If desired, to conserve solid material or reduce solvent usage, the amounts could be scaled down, maintaining the appropriate concentration (scaleup and scaledown of sample preparation is done fairly routinely in industry with USP methods; many procedures list a concentration rather than a specific amount of solution to be prepared for this reason). If the changes to the procedure are minor, revalidation may not be required. Otherwise, the revised procedure could be considered an alternative method, in the parlance of the USP, and require validation according to General Chapter <1225>. Based on the contents of the FDA Guidance previously referenced, if any filing were necessary, the change would fall into the minor category, and could be submitted in an Annual Report.

Developing new methods

When new methods are being developed from scratch, the developer has the option of incorporating specific gravity into the procedure, as described above, or to simply use the gravimetric approach and describe the sample preparation in terms of mass of solid and mass of solvent to be used.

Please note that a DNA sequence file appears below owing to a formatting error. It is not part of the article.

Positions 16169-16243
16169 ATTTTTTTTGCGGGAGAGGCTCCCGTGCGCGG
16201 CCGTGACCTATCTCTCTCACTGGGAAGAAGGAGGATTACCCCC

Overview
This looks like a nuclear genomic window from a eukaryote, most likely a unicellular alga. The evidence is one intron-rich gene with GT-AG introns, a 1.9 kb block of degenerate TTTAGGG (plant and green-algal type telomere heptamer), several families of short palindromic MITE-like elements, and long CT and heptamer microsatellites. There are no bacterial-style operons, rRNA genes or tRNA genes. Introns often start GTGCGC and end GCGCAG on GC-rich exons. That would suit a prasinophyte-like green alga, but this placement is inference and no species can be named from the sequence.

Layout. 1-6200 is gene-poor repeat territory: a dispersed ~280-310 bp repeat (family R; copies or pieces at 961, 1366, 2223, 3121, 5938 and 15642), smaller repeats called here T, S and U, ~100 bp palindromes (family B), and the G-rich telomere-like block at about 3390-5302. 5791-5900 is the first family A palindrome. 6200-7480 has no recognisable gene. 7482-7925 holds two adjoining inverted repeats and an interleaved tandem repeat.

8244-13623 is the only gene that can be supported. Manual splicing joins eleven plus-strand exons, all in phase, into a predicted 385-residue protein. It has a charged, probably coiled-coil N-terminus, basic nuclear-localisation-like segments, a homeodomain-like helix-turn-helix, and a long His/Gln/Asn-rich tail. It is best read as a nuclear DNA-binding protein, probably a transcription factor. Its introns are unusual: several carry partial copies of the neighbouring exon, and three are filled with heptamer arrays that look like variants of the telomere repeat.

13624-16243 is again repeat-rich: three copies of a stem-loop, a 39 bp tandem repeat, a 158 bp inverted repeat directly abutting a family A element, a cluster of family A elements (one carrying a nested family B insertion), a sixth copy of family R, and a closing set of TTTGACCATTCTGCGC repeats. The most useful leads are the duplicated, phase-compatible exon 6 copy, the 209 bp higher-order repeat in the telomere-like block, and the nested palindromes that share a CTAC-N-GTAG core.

Conclusion

The introduction of new instrumentation for the gravimetric preparation of solutions presents a significant opportunity to improve the quality of results from analytical procedures for pharmaceuticals by reducing the uncertainty associated with the preparation. The generation of more precise results using this technique is likely to result in fewer out-of-specification results, due to the improved methodology. When the results are demonstrated to be “equivalent or better” than the existing methods, the changes are allowed by both USP and FDA.

References

  1. General Chapter <31> Volumetric Apparatus, USP 35-NF 30.
  2. Guidance for Industry: Changes to an Approved NDA or ANDA, U.S. Department of Health and Human Services, Food and Drug Administration Center for Drug Evaluation and Research (CDER); Apr 2004, Rev 1.
  3. General Notices, 6.30. Alternative and Harmonized Methods and Procedures, USP 35-NF 30.

Gregory Martin is President, Complectors Consulting LLC, 1022 Heather Ct., Pottstown, PA 19465, U.S.A.; tel.: 484-942-3200; e-mail: greg.martin@complectors.com.